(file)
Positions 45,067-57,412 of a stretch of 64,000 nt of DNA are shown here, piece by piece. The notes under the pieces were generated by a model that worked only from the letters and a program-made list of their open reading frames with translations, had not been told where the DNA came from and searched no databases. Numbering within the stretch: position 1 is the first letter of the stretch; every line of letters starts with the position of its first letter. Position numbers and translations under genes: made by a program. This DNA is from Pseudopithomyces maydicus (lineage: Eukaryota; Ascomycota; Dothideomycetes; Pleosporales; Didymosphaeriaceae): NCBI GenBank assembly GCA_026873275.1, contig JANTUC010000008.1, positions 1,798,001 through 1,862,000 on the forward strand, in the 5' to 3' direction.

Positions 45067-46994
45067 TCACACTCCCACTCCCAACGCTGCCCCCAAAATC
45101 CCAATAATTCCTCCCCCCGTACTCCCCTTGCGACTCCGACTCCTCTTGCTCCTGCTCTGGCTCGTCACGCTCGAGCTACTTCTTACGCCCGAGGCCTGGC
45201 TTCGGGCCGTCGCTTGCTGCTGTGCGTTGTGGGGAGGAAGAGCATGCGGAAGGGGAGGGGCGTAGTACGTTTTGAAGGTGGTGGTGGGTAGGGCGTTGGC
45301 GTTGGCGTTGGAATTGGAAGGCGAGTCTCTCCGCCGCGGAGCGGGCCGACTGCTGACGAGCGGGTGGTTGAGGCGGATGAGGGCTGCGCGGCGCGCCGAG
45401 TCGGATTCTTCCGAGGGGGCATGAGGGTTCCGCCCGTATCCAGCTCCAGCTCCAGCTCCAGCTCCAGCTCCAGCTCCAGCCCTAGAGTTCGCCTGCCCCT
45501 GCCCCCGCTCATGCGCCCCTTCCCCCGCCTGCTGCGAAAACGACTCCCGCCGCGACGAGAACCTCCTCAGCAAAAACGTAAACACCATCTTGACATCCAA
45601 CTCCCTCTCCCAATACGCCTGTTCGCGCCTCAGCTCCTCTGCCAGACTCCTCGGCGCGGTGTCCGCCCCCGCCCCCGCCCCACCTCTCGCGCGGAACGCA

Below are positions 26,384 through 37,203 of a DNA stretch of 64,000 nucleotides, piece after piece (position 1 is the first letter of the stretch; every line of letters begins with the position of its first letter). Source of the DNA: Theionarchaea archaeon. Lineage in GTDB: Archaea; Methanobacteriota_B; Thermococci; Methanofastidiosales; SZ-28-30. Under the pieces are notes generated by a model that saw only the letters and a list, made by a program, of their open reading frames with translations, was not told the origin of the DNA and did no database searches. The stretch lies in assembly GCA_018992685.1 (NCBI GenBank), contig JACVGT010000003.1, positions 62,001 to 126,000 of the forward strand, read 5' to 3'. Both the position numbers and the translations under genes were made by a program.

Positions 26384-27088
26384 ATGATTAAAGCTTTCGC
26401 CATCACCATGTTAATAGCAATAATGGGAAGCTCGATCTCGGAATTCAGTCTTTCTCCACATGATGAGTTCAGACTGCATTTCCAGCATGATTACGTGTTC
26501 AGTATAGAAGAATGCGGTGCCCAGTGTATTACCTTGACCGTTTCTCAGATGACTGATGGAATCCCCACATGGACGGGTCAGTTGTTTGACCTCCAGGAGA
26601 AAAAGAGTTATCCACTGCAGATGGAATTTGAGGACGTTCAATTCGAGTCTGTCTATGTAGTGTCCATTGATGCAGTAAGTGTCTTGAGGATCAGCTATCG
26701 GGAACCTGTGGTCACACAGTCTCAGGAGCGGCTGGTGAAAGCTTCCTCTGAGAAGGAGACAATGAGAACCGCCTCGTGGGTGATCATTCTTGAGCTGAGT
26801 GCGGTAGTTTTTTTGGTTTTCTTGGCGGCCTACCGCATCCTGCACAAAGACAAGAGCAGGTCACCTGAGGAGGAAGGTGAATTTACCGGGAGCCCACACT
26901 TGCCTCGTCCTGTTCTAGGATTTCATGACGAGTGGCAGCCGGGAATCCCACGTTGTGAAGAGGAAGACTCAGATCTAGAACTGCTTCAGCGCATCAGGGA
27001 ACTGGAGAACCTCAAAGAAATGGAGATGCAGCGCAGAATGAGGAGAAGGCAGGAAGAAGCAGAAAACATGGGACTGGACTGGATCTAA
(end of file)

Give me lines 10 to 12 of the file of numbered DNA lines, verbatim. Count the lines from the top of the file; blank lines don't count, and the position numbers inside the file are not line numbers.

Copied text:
Below are positions 26,384 through 37,203 of a DNA stretch of 64,000 nucleotides, piece after piece (position 1 is the first letter of the stretch; every line of letters begins with the position of its first letter). Source of the DNA: Theionarchaea archaeon. Lineage in GTDB: Archaea; Methanobacteriota_B; Thermococci; Methanofastidiosales; SZ-28-30. Under the pieces are notes generated by a model that saw only the letters and a list, made by a program, of their open reading frames with translations, was not told the origin of the DNA and did no database searches. The stretch lies in assembly GCA_018992685.1 (NCBI GenBank), contig JACVGT010000003.1, positions 62,001 to 126,000 of the forward strand, read 5' to 3'. Both the position numbers and the translations under genes were made by a program.

Positions 26384-27088
26384 ATGATTAAAGCTTTCGC